Chairman E.R. Udal insisted that as well as the Wyndham Street building not being big enough, the Cross-Harbour Tunnel, due to open in August 1972, proved that the centre of gravity in Hong Kong was moving east. It therefore made sense to change location to ensure not only the highest quality of production but better distribution to all parts of the colony.
“The cost of moving into our new premises at Quarry Bay is expected to run into the region of HK$8 million,” G.A. Pilgrim, a Post director and its general manager, said at the time. “But we regard this as an investment in Hong Kong’s future.”
The investment, in “the most up-to-date publishing centre in Asia”, paid off. The newspaper was based in a new nine-storey building developed on the site of Swire Group’s former sugar refinery and part of its Taikoo Place development.
Whereas the old Crabtree printing press in Wyndham Street could roll out about 10,000 40-page papers an hour, the new seven-unit Goss Urbanite press, Hong Kong’s fastest, was capable of printing a 28-page paper at 40,000 copies an hour.
Replacing the by now clanking Linotype typesetting machines, which laboriously cast each line of type on a lead slug, were eight Automix 720 electronic keyboards. The noise, ink and hot lead of the old letterpress composing room was replaced by the “cool cleanliness of photo-electronic type-setting and page making”, the Post reported at the time.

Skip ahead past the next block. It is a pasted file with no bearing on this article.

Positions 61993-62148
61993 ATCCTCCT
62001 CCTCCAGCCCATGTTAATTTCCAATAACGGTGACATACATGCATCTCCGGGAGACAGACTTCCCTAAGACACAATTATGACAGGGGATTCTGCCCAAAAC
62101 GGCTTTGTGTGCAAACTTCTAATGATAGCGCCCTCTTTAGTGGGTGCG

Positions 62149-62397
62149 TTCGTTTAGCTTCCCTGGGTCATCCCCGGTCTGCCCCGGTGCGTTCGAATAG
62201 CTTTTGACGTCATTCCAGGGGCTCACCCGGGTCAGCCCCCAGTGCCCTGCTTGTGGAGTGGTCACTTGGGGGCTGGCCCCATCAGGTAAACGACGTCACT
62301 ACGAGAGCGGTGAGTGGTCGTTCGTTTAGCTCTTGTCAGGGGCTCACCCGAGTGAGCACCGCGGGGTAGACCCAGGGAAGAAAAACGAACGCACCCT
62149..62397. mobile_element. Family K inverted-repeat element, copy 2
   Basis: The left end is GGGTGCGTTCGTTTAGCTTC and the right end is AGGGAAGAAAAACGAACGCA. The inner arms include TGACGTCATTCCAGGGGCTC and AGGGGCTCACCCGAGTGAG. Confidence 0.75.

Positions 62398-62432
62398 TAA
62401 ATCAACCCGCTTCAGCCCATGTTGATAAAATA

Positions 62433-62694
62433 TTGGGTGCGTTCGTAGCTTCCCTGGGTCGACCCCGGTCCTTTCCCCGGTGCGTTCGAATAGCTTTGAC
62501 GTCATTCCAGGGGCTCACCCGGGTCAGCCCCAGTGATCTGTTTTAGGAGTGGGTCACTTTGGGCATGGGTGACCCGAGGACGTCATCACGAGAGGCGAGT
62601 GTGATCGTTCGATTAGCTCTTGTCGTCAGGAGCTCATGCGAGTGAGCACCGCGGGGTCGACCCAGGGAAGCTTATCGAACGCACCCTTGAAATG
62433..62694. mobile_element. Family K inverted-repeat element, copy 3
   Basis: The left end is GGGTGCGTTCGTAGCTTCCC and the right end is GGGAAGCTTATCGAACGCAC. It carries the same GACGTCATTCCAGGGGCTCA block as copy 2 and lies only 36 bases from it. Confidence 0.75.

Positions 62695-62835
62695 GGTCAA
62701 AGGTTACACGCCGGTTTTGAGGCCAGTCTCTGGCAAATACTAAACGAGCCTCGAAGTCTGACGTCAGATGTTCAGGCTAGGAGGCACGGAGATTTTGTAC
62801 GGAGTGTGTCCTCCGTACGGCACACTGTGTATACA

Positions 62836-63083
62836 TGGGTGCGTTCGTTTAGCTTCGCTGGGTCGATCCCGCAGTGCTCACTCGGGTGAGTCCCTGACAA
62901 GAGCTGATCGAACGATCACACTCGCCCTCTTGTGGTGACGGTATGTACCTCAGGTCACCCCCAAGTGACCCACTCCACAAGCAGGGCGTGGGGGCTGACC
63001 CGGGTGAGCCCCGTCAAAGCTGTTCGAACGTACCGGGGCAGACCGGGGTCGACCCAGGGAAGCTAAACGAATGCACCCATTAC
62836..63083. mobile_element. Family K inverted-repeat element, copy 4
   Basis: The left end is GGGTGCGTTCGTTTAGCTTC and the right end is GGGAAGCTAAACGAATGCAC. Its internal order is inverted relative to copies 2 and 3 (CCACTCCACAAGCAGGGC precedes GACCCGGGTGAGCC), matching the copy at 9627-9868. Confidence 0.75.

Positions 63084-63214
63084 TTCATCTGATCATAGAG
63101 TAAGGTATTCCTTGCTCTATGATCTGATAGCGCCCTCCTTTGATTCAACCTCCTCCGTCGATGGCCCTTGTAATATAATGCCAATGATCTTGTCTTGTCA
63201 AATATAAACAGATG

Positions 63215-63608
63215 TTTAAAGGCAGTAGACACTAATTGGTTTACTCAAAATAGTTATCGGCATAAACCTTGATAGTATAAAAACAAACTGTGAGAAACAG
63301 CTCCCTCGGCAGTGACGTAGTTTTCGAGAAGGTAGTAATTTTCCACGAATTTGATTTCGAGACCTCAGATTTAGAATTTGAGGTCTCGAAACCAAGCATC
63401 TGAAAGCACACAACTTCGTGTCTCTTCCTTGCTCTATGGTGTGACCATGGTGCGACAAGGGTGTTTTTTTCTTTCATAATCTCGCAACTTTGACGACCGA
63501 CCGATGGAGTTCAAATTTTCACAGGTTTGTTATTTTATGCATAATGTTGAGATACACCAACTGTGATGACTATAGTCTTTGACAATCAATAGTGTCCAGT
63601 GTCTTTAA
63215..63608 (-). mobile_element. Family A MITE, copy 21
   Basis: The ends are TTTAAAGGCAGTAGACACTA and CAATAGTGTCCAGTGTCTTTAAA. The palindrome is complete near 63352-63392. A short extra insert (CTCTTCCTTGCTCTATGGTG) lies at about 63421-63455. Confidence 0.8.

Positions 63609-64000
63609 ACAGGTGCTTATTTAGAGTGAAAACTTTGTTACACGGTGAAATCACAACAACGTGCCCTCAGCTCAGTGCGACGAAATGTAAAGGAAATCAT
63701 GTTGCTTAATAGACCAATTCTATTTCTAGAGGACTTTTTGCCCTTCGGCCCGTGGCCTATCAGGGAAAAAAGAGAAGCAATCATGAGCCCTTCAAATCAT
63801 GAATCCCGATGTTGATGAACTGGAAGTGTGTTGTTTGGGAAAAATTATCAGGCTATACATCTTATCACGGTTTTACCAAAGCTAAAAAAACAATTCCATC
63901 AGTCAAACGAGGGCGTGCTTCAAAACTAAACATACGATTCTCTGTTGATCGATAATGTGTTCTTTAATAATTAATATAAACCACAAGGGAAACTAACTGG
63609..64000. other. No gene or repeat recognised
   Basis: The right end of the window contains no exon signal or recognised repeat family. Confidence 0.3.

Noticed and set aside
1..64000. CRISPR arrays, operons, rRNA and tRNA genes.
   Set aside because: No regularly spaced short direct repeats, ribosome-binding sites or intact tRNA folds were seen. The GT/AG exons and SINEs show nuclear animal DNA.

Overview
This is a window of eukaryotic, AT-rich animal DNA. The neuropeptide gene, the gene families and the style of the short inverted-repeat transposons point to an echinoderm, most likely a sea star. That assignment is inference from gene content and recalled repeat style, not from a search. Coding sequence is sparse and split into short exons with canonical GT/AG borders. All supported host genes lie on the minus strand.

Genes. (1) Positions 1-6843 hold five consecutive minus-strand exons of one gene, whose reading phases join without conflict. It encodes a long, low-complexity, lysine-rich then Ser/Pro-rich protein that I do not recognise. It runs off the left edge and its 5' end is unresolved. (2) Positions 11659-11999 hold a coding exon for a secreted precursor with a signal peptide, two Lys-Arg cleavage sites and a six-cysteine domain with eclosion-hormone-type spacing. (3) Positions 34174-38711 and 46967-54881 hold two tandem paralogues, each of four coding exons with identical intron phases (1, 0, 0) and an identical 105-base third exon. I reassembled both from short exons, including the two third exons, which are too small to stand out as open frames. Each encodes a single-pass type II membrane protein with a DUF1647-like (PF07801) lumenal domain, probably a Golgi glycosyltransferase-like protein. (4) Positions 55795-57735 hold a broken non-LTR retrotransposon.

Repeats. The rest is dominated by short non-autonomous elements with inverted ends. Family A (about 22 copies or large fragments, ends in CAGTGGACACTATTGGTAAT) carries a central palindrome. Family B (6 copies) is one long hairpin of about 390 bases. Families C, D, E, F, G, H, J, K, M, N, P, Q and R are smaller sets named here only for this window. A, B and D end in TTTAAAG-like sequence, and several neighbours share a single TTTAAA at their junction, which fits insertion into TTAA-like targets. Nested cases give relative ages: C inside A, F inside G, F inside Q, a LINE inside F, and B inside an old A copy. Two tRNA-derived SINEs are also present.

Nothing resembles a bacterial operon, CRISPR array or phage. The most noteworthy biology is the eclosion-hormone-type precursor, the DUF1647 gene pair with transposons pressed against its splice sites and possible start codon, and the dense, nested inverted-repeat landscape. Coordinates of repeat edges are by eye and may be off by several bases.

With the extra capacity, the Post entered a partnership with Dow Jones to print the Asian Wall Street Journal. The Classified Post job postings, launched in 1973, was spun off into a separate section in 1975, and profited mightily from a boom in recruitment advertising.
Being once again constrained by space, the company sold the Tong Chong Street building for about HK$500 million, and invested HK$670 million to establish the Morning Post Centre in Tai Po Industrial Estate, which opened in October 1995.